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Macbeth: History of Scotland from an English Perspective

Macbeth is a play about tragedy. It tells the tale of one man’s evil rise to becoming king and his tragic downfall that led to his death. Nevertheless, it is also a play about the political history surrounding that king. Shakespeare took the story of Macbeth from Raphael Holinshed’s Scottish Chronicle in 1570 and even more from the second edition, Chronicles of England, Scotland and Ireland in 1587. From these books he was able to take bits and pieces of history, combine events, omit others, create his own tale of King Macbeth and make it appealing to the King and people of his time.

At the time Shakespeare wrote Macbeth, it was the beginning of the seventeenth century. The reign of Macbeth was actually during the mid-eleventh century. He became king in 1040 after killing King Duncan who according to Fisher “was an ineffectual king” (Fisher, 43). Macbeth would then rule for the next 17 years, having appeared “to have been a good king, active and conscientious, if not always able to hold on to the whole of the territory he had gained through the murder of Duncan” (Fisher, 44). Quite the opposite in the play, Shakespeare portrays Macbeth as an evil and cruel king during the whole time of his reign. Glover points out this untruth, “Macbeth’s character has suffered unjustly at the hands of Shakespeare, as he ruled Scotland well for some seventeen years, and there is evidence that the country enjoyed some prosperity during his reign” (Glover, 39). Yet Macbeth’s reign did end in 1057 when he was killed by Malcolm, Duncan’s son, in the battle of Lumphanan. However, it wasn’t until after Macbeth’s step-son Lulach ruled for about a year, that Malcolm became king after killing him in 1058. This is where Shakespeare ends the play wit…

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… each other. This helps in understanding why Malcolm was able to flee to England with no trouble. Shakespeare’s Macbeth, is an attempt on the authors part to incorporate underlying tones of Scottish political history to impress King James who united England and Scotland.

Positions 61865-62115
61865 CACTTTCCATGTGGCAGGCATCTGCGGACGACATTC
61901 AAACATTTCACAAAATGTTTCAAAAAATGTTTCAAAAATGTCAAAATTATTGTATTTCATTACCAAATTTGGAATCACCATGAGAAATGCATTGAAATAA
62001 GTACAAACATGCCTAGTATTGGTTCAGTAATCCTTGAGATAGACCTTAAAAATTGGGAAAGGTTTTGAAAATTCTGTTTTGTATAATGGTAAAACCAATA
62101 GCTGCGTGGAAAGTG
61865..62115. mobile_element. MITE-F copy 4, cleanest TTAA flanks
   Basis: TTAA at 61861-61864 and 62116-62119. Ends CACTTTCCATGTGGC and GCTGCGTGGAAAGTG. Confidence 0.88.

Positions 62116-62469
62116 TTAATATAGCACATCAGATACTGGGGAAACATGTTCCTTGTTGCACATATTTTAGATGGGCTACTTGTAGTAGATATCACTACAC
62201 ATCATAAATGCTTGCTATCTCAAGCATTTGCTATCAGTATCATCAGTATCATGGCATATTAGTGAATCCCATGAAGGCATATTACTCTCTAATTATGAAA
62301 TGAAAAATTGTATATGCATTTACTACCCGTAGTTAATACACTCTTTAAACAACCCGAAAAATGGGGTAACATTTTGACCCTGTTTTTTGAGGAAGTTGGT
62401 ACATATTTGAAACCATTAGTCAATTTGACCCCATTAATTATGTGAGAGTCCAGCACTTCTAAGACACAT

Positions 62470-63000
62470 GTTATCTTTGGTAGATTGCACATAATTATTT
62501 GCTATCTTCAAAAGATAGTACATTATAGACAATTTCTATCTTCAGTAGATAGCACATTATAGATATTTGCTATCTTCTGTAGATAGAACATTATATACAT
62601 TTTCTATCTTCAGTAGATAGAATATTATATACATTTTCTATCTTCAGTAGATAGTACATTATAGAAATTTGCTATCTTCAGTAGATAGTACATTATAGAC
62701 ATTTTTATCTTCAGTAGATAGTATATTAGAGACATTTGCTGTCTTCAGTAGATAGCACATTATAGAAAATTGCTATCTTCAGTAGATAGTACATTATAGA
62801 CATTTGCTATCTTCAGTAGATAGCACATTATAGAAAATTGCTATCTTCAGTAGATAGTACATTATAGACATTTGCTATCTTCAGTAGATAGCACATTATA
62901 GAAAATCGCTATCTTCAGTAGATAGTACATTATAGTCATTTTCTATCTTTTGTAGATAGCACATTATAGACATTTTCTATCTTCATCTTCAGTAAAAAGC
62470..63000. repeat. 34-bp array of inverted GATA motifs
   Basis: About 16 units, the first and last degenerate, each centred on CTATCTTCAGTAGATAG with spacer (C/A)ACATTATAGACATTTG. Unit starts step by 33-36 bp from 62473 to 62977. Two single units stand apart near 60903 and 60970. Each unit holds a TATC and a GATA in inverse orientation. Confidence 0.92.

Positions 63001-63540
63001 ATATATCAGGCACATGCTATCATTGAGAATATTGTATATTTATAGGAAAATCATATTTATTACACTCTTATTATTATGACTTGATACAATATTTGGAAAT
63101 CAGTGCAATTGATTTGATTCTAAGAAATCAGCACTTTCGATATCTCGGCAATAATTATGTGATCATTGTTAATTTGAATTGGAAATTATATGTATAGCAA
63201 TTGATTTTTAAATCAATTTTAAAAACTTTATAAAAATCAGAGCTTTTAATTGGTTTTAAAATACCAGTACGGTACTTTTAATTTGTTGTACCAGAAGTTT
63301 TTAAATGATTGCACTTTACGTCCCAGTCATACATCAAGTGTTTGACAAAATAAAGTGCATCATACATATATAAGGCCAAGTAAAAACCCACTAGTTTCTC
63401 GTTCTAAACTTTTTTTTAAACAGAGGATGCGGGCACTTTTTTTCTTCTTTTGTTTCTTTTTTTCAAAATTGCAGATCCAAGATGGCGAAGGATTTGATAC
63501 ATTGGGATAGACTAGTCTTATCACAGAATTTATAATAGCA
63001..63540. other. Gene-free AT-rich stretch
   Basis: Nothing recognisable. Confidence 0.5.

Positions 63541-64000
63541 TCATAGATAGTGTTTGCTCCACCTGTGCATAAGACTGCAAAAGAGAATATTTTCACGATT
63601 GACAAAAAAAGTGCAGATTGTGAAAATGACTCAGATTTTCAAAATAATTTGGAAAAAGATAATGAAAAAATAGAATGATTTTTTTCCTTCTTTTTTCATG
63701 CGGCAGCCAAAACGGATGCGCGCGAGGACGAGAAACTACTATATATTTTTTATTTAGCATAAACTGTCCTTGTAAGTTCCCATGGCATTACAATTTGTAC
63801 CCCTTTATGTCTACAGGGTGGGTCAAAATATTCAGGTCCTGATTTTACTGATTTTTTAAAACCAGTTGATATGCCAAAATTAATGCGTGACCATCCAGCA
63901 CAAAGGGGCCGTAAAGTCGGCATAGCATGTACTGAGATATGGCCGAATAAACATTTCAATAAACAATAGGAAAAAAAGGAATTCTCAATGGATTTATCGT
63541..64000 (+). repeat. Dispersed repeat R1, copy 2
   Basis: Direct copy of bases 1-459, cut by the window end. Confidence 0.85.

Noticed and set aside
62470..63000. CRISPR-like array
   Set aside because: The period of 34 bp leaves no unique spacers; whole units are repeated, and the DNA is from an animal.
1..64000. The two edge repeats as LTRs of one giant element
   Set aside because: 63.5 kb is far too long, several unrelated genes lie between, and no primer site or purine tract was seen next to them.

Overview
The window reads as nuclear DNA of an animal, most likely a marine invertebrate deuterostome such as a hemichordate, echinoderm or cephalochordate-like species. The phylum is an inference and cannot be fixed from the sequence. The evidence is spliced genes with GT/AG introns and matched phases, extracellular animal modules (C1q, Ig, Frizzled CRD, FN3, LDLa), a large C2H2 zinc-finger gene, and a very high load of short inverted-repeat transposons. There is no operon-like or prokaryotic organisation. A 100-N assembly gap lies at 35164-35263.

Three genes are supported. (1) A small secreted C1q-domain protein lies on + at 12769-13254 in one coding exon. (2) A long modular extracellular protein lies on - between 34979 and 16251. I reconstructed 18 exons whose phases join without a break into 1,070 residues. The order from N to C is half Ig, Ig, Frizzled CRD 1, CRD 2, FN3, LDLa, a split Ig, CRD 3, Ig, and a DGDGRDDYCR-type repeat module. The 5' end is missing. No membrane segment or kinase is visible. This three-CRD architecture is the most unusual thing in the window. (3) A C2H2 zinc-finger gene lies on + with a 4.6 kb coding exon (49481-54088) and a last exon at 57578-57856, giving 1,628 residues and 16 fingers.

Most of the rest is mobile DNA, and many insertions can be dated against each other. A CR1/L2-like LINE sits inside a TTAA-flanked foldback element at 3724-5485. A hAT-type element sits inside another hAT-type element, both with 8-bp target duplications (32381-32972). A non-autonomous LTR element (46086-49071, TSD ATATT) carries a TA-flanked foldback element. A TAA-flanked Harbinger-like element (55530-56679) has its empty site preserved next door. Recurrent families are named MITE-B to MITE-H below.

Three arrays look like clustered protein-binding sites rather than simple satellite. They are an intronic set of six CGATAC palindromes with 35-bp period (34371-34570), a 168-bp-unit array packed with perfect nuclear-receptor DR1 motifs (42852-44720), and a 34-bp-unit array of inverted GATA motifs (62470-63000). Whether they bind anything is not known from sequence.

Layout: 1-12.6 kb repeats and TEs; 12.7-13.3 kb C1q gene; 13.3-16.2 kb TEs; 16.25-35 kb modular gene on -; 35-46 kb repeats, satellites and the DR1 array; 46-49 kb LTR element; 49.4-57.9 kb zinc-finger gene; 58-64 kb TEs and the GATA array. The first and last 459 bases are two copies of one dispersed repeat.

Works Cited

Cantor, Paul A. “Macbeth and the Gospelling of Scotland.” Shakespeare as Political Thinker. Alvis, John E., and Thomas G. West, eds. Delaware: ISI Books, 2000.315 – 351.

Fisher, Andrew. A Traveller’s History of Scotland. 3rd ed. New York: Interlink Books,1997.

Glover, Janet R. The Story of Scotland. London: Faber and Faber Limited, 1960.

Nostbakken, Faith. Understanding Macbeth: A Student Casebook to Issues, Sources, and Historical Documents. Connecticut: Greenwood Press, 1997.

Rae, T.I. Scotland in the Time of Shakespeare. New York: Cornell University Press,1965.

Inevitability of Change Revealed in Cry, the Beloved Country

Inevitability of Change Revealed in Cry, the Beloved Country

Things grow old and die. Change is inevitable: a candle will eventually burn out, trees will fall to the ground, and mountains will crumble to the sea. This inescapable process is clearly illustrated by the character Stephen Kumalo in the book Cry, the Beloved Country, by Alan Paton. The Kumalo seen in the beginning of the book is a completely different person from what he is in the end. He is initially very kind and caring, but by the end of the book, he is a far less naïve person, one who is able to lie even to his own brother. The events that transpire and the changes they cause in the protagonist, Stephen Kumalo, clearly show that Cry, the Beloved Country is a book concerned with the effect external events can have on a man caught in the middle of them.

The book begins in a small South African village called Ndotsheni, where Kumalo is the pastor of the only church. Like all pastors, Kumalo is a kind, religious, tolerant, and caring man. In chapter 2, very early on, Kumalo is demonstrably very conscious of other people’s feelings, as is shown by what he says to his wife:

I am sorry I hurt you, he said. I shall go and pray in the church. (p. 10)

When he gets into an argument with his wife and unintentionally hurts her feelings, he is quick to apologize and, as an attempt to make up for what he has done, goes into the church and presumably begs the Lord for forgiveness. Only a man with true compassion and love would go to such great lengths to make up for a wrong.

In chapter 4 of Cry, the Beloved Country, Kumalo makes a journey …

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…g of the book.

Kumalo never would have considered, even for a moment, lying or hurting anyone or anything before he came to Johannesburg. During his stay there, he is transformed from a gentle minister to a deceiving, insecure, hateful, frightened man. The reasons for this change are not because of him, but because of things that happened to him and around him, and were completely out of his control. Had his sister not been in need of help, he surely would never have gone to Johannesburg, but he could not hope to have prevented his sister’s illness when he knew nothing of it until it had already happened. The subsequent events cause changes in Kumalo that he could not have foreseen or prevented, nor could anyone else in his position. Change, welcome or not, will come to everyone and everything

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